Charts, Planispheres & Software

- Demonstrate the use of a planisphere, star chart or computer software in order to plan an observing session
- Demonstrate an understanding of the terms 'ecliptic' and 'zodiacal band' on a star chart

A planisphere is a quick and easy way to find out what stars are viewable at any time.

It consists of two discs fastened to each other. On one of them is a hole so that a portion of the disc underneath can be seen. Around the edge are hours of the day. On the underneath disc is a star map showing every constellation available for viewing from a general location e.g. Northern Europe. Around the edges are equally spaced days of the year.

The edge of the round area represents the horzon. The ecliptic is a line through which the Sun and planets appear to move, and cuts through constellations known as the Zodiac.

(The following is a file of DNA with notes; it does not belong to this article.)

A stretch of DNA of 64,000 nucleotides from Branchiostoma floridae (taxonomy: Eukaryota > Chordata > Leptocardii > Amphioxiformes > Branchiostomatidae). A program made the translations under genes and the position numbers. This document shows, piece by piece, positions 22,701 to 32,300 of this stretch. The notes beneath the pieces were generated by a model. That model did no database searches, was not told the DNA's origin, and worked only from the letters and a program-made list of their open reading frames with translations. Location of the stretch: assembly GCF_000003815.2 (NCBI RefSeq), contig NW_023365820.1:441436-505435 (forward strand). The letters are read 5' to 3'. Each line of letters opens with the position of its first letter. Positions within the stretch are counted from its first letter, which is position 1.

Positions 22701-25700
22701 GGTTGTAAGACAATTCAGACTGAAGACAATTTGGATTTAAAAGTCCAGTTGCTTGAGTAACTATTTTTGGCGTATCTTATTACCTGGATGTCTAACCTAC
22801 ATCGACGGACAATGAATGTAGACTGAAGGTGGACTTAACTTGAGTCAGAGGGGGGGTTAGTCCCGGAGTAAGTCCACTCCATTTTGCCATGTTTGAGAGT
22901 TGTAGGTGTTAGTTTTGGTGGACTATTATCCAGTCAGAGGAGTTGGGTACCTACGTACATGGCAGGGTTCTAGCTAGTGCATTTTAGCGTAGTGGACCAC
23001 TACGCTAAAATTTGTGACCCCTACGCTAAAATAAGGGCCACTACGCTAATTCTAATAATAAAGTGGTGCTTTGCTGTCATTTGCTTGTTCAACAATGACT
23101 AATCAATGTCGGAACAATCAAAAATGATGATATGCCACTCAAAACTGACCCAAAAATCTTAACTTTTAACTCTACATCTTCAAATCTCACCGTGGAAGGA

To find the stars available on 4th September at 10pm you would move the hour dial that says 10pm on the overlay next to the date on the underlay and point the planisphere north to see a representation of the stars available in the sky at that time.

The two discs are fixed at the pole axis (so Polaris is not shown).

Star maps and charts are published in books, newspapers and magazines. They tend to show what is in the sky during a month or season. Frequently there are two maps, one showing the view of east to west towards the south, the other showing the view of west to east towards the north.

Software can show the sky at any given moment and can offer other features like maps of planets etc. Stellarium is free and is updated with new features and objects.